In most cases, a subsidy-eligible individual will only be able to choose the plans they were in immediately prior to their involuntary termination or reduction in hours. Alternatively, employer has the option to allow individuals to elect among the employer’s various plans. If offered, the employer has to meet additional notice requirements and ensure that the premiums charged is the same or lower than for the coverage the individual had at the time of the qualifying event. This may create additional administrative burdens on employers.
- Coordinate notice distribution efforts with your COBRA administrator and payroll vendor
- Identify involuntary terminations and reductions in hours going back to October 2019
- When determining whether someone was involuntarily terminated, consider erroring on the side of eligibility and confer with legal counsel
- Consider the impact on any separation agreements
- Be mindful of prior guidance extending COBRA election deadlines
This next topic could very well have the largest impact on health plans since the Affordable Care Act.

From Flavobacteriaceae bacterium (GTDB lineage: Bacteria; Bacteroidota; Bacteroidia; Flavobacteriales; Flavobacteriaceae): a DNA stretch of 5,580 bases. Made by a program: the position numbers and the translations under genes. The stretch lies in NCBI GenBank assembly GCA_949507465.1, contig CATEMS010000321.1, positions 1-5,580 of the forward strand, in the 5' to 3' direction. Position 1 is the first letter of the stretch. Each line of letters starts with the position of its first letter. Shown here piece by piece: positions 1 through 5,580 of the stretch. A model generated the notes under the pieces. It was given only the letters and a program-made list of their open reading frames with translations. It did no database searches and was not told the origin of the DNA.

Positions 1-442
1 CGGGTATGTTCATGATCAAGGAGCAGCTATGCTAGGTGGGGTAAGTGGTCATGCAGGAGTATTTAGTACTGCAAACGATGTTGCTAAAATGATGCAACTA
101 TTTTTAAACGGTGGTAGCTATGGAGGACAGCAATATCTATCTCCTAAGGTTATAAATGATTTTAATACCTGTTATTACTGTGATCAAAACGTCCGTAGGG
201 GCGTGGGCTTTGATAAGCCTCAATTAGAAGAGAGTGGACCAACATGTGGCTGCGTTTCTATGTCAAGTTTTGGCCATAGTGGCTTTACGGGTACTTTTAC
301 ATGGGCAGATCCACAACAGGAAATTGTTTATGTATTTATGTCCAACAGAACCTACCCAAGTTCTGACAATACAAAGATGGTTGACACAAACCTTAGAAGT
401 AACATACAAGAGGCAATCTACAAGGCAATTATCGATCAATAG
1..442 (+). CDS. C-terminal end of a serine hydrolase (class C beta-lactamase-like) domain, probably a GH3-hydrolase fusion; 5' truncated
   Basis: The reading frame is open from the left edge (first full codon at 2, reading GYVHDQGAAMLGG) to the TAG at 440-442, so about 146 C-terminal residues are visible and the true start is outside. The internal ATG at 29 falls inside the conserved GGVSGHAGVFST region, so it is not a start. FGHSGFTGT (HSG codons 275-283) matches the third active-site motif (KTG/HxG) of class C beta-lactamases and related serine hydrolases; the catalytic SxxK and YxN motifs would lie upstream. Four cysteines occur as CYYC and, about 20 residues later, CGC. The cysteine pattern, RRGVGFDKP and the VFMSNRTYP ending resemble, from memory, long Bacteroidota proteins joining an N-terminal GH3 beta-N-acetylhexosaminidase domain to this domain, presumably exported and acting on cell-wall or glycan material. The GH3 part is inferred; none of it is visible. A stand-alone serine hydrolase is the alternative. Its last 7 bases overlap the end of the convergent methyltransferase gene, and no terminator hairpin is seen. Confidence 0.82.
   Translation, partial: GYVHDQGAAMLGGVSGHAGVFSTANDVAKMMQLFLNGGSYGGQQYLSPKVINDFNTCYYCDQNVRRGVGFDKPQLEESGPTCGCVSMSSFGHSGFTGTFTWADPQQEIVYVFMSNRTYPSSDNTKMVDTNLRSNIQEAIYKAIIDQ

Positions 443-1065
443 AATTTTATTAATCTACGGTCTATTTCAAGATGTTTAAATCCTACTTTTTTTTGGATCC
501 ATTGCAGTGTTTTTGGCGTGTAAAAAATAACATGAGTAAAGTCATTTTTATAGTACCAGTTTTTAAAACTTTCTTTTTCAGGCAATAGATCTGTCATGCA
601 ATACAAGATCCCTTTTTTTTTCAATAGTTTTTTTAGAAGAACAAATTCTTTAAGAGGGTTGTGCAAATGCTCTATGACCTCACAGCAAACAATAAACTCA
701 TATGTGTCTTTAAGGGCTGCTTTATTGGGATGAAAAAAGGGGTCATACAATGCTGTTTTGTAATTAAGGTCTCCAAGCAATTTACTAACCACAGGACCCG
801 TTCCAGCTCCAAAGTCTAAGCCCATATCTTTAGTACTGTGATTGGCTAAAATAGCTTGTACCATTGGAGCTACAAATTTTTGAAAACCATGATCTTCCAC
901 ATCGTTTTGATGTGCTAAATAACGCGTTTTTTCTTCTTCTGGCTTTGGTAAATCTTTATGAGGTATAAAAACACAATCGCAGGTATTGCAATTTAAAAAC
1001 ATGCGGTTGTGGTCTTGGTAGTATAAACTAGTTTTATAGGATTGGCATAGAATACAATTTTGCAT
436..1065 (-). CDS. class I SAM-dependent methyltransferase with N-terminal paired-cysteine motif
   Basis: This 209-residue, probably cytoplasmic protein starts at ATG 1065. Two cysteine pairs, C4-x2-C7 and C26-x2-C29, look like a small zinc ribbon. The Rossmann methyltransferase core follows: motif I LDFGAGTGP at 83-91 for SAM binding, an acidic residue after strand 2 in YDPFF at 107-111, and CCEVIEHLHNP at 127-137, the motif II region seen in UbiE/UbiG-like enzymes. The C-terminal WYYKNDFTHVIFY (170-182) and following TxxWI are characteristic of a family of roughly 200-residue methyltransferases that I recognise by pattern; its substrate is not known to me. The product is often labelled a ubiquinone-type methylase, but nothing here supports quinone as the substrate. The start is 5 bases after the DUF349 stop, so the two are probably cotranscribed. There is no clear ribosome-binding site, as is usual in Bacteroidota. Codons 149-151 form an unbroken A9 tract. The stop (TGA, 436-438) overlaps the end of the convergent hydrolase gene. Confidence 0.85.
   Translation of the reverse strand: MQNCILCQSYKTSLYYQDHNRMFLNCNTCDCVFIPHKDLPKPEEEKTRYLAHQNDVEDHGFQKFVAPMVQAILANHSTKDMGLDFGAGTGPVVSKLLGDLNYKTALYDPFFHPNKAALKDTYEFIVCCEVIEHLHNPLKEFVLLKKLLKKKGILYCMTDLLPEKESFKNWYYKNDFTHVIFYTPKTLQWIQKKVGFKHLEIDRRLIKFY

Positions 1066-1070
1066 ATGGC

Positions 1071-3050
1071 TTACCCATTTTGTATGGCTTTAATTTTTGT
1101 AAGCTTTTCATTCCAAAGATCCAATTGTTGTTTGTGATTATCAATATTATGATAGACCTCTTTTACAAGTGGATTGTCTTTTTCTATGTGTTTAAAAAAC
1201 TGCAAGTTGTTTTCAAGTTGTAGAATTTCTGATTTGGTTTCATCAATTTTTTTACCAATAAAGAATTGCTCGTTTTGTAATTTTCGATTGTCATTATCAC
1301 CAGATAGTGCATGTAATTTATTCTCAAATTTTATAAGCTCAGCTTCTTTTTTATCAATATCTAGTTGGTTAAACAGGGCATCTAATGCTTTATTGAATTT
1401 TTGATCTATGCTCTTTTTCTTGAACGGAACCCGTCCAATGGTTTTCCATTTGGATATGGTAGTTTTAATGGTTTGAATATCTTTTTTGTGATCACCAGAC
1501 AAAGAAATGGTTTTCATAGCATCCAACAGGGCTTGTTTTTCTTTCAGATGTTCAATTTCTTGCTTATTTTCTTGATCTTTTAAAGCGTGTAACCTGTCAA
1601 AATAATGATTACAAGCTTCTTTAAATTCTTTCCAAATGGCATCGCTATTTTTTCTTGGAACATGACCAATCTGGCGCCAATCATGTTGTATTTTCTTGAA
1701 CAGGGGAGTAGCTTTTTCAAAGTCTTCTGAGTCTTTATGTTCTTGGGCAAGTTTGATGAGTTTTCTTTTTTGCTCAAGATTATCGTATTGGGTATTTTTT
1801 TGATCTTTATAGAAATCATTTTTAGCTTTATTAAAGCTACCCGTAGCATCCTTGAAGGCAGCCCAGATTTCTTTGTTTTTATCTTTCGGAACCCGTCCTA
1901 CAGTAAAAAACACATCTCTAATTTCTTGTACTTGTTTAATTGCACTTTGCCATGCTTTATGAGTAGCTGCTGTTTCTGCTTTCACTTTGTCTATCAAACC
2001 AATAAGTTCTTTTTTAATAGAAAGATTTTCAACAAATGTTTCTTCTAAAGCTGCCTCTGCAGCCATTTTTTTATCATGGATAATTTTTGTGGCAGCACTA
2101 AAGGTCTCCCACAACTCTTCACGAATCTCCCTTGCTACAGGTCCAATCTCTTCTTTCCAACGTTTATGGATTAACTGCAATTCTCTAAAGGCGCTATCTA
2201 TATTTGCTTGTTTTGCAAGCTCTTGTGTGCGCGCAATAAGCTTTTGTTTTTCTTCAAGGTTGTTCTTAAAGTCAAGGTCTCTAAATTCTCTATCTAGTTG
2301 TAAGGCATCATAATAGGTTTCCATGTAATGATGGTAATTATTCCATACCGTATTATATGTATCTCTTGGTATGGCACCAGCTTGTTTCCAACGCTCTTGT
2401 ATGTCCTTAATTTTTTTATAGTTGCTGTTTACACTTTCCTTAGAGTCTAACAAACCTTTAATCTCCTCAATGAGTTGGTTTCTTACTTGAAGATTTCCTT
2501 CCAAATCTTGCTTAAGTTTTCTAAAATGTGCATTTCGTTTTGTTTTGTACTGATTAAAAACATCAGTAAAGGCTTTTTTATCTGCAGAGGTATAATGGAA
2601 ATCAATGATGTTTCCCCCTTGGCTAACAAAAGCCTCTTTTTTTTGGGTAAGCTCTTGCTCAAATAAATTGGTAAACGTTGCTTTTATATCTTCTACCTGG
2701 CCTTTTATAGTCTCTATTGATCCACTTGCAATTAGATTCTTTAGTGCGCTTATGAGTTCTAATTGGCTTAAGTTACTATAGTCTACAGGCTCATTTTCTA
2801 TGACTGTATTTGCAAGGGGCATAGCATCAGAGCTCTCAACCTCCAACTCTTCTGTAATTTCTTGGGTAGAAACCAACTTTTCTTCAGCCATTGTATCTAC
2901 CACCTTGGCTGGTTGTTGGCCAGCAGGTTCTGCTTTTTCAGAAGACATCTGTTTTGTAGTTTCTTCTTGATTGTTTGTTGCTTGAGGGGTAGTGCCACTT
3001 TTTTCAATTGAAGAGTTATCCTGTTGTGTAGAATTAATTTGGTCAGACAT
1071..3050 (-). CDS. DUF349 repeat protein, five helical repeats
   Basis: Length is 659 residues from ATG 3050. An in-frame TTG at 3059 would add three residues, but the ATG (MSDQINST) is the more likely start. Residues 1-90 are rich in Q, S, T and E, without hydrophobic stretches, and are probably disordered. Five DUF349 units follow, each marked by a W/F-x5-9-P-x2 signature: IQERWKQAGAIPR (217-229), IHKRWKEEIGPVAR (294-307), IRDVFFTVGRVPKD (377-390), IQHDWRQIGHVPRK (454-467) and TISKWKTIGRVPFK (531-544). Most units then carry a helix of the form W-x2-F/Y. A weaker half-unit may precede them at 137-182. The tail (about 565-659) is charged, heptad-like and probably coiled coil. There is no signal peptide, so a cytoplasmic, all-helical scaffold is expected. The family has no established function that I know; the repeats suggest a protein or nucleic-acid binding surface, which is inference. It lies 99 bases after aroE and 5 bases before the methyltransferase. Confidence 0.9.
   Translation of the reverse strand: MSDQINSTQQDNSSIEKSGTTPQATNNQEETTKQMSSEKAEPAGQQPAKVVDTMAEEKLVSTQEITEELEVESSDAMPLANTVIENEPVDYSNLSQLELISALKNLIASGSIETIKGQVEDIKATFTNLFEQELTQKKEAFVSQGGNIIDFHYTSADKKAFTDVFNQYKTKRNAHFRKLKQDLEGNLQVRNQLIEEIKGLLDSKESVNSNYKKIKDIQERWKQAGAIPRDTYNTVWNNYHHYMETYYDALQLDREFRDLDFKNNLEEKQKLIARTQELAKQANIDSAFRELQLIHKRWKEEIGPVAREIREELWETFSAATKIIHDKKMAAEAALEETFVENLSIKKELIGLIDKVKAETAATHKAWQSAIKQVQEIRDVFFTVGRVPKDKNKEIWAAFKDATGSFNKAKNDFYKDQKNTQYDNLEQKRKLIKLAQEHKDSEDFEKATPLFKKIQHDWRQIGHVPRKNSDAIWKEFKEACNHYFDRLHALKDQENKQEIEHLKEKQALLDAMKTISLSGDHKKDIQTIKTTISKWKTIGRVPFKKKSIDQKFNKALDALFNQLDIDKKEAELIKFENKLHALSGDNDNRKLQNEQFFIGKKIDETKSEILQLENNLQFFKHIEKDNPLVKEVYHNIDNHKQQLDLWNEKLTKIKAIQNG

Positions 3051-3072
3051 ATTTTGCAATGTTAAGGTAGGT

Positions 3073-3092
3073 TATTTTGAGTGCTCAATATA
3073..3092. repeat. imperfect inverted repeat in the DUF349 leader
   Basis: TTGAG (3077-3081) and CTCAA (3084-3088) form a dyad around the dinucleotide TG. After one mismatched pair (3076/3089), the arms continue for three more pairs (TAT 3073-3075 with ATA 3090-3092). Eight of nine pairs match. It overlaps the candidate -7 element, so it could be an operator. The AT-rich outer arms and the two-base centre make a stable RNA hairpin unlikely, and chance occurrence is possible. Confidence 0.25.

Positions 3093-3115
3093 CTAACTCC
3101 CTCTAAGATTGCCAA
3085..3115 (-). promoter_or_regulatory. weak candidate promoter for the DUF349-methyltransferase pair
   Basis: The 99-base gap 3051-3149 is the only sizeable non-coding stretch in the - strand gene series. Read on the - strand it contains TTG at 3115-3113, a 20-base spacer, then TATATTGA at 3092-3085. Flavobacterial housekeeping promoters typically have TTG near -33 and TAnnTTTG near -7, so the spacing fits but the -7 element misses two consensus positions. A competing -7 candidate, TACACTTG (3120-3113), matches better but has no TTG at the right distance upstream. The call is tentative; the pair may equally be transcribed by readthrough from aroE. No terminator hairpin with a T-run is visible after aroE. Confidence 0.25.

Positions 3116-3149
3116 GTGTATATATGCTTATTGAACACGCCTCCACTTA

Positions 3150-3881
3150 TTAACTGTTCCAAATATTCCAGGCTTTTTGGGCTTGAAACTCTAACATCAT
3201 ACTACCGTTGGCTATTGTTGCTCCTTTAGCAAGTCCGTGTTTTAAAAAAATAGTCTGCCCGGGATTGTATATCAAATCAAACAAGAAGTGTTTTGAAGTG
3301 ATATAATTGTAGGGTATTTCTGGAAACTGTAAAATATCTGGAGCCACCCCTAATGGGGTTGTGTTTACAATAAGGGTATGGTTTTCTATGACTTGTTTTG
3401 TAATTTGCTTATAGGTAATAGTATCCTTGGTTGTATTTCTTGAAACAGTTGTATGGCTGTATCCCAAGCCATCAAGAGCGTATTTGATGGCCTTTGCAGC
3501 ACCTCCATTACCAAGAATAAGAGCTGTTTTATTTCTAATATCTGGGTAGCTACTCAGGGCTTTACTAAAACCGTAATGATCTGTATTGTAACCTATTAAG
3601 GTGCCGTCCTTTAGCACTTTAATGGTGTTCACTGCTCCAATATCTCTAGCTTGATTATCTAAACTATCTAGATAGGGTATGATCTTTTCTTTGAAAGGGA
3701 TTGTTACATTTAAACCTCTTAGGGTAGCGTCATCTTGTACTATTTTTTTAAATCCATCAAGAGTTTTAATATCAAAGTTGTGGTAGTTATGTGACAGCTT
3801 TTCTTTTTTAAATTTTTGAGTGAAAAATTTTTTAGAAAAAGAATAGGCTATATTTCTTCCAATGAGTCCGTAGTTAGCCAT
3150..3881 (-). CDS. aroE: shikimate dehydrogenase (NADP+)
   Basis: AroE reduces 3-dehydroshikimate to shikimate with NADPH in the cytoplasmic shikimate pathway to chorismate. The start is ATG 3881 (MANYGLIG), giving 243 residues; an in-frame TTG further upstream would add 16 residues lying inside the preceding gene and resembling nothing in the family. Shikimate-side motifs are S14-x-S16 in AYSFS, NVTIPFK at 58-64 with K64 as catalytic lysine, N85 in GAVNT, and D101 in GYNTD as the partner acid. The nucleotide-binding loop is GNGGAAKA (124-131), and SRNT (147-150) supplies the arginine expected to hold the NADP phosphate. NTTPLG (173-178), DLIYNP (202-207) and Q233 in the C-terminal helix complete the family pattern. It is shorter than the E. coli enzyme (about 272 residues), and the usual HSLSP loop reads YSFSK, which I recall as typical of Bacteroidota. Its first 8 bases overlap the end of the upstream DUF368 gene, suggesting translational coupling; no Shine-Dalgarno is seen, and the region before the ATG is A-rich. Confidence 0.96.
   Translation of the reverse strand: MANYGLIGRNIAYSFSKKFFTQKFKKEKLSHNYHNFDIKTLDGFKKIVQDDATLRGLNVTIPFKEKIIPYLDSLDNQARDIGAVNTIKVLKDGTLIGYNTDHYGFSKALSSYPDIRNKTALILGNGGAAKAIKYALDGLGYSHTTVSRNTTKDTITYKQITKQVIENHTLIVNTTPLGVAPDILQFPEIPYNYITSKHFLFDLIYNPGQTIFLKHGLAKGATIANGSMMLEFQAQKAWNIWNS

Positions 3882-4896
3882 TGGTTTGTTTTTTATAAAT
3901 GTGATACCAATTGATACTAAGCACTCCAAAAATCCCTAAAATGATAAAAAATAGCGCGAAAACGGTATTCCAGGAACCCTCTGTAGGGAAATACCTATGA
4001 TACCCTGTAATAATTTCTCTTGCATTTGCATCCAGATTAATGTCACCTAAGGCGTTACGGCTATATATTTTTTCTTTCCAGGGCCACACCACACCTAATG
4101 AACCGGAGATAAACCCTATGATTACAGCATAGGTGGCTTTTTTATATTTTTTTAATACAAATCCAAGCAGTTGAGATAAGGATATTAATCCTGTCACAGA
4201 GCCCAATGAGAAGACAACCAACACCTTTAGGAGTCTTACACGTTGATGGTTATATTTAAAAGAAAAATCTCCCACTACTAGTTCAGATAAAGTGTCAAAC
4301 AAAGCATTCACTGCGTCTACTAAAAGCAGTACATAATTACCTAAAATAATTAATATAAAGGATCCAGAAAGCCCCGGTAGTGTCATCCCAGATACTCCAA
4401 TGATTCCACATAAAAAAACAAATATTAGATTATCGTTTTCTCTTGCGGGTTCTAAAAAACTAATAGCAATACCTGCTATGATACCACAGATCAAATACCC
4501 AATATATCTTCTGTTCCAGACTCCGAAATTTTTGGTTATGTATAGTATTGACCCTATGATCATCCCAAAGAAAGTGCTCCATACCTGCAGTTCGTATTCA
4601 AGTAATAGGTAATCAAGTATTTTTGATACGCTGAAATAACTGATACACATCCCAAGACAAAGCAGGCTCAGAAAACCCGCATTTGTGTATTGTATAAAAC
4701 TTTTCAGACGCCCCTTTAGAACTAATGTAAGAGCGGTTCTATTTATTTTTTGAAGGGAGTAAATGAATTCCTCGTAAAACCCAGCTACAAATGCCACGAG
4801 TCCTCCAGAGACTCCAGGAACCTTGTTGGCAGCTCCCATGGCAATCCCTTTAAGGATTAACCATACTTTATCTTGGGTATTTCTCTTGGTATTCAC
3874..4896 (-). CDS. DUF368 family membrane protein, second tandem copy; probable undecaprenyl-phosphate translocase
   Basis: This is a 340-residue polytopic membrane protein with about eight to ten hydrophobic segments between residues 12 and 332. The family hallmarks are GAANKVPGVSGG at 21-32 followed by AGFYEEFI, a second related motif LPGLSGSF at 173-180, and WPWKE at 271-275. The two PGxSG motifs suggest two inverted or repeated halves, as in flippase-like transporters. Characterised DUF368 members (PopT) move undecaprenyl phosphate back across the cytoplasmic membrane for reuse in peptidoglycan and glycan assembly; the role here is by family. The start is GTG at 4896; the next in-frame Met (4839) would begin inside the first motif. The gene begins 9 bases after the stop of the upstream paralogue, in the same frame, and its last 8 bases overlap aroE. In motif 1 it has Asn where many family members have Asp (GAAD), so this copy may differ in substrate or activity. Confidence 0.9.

The general purpose of these new Transparency Disclosures is to inform plan participants and patients about the costs of the services they receive and to limit surprise billings. However, the impact on health plan administrators and insurers is far reaching.
The second disclosure requirement related to the 2019 Executive Order requires health plans to publicly disclose, free of charge:
- Negotiated rates for in-network providers including whether any alternative payment arrangement exists
- The historical allowed amounts for OON providers
- Prices for prescription drugs (Rx drugs)
This information must be machine-readable and readily accessible. As you can see, health insurers and plan administrators have a lot to consider between now and 2022.
- Develop a compliance plan with an implementation timeline
- Communicate with relevant service providers and insurers to ensure compliance
- Update contracts to reflect delegated responsibilities
2021 Appropriations Act and No Surprises Act
- Implementing regulations due in July 2021
- These rules apply to both grandfathered and non-grandfathered health plans. Retiree-only plans and “excepted benefits” (such as stand-alone vision and dental plans and specified disease polices) are not subject to these new requirements.
- Coordinate responsibilities with service providers and third-party administrators
- Liability will fall on the plan sponsor and applicable plan fiduciary for any self-insured plan and the insurer for an insured plan
- Penalties equal to $100 per person per day per violation